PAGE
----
Here's a reason to look not at the physical, the futures or the ETF (yes, there's an ETF for that) but rather at storage and logistics.
China, the world’s second-largest corn consumer, may give up efforts to be self-sufficient in the commodity and boost imports 10-fold by 2015 to feed livestock, said a researcher at Japan’s biggest grain trader.
Imports may expand to 10 million metric tons from about 1 million tons forecast for this marketing year as the Asian nation will turn to cheap corn supplies from overseas for feed production, said Akio Shibata, chief representative for trading company Marubeni Corp’s research institute.
Imports of that volume would make China the second-largest importer after Japan, which buys more than 16 million tons a year, based on data from the U.S. Department of Agriculture’s Foreign Agricultural Service. Increased buying may further bolster corn futures in Chicago, which have gained 11 percent in the past year, potentially raising costs for feed mills and meat producers.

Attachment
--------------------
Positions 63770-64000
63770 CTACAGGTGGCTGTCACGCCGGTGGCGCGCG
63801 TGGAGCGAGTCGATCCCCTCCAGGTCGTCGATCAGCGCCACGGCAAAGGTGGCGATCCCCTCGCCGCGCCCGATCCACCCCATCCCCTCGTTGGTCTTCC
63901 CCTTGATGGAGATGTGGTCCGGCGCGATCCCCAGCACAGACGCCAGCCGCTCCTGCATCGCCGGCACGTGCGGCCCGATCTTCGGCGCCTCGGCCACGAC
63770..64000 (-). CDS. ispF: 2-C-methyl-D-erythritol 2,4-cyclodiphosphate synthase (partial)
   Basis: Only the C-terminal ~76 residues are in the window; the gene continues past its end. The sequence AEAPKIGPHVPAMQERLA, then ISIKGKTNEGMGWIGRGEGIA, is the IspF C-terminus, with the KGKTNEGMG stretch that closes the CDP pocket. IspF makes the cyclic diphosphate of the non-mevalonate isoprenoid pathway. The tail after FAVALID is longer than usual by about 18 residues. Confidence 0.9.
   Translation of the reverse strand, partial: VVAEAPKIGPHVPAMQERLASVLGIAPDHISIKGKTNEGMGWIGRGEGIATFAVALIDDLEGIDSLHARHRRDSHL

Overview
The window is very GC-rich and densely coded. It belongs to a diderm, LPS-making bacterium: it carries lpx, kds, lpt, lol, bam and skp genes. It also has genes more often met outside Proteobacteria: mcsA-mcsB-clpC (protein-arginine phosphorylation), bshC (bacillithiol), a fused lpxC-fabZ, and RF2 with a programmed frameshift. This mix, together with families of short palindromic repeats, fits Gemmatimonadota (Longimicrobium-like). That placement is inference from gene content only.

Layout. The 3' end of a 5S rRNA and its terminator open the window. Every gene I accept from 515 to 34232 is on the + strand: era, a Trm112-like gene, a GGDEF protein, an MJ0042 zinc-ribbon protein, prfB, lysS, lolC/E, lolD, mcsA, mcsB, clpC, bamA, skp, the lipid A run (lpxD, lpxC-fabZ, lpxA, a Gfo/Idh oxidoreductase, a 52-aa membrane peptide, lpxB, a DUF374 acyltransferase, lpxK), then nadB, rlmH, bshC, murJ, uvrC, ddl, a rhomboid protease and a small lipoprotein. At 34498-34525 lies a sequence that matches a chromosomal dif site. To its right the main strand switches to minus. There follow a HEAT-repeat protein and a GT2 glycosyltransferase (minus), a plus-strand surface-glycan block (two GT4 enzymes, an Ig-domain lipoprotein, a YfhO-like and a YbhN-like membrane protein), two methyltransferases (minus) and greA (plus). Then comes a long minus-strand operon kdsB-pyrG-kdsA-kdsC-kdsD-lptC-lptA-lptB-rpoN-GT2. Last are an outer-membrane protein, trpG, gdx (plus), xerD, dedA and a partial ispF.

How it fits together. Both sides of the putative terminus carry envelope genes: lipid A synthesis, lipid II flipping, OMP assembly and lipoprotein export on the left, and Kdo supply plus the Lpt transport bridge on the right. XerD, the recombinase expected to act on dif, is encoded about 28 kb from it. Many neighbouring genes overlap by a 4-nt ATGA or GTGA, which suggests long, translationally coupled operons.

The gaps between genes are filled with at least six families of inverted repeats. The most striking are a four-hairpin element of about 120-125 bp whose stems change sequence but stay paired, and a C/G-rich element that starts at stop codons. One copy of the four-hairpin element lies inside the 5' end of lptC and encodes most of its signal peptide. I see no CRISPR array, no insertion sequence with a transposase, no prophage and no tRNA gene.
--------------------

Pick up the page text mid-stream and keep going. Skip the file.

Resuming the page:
“If China becomes a constant buyer, the global corn market will become tight as the U.S. will increase the use of its grain for ethanol production, limiting its export capacity,” said Kazuhiko Saito, an analyst at Tokyo-based commodity broker Fujitomi Co....MORE
And from Hard Assets Investor:
Today's opening bell at the NYSE was rung by the muckety-mucks who run the Teucrium Corn Fund (NYSE Arca: CORN), a newly launched tracker of maize futures we last updated on July 1 ("The BULLISH News From Yesterday's Market").
CORN's launch timing couldn't have been better. Not long after its June debut, surprisingly low stocks and planting intention reports sent already-skittery maize prices soaring. There's no better advertisement for a long-only fund than a bullish turnaround.
While corn (and CORN) traders are enjoying their recent gains, however, long-suffering ethanol investors have been buffeted. Just when the horizon seemed to be brightening, ethanol crush margins were, um, crushed by the price spike.
The gross crush margin has sunk 20 percent since the end of April. Most of crushers' troubles coincided with corn's price rise, but weakness in another output—distillers' dry grains—added to their woes. DDGs are the fibrous remains of corn crushing, sold mainly as animal feed....MORE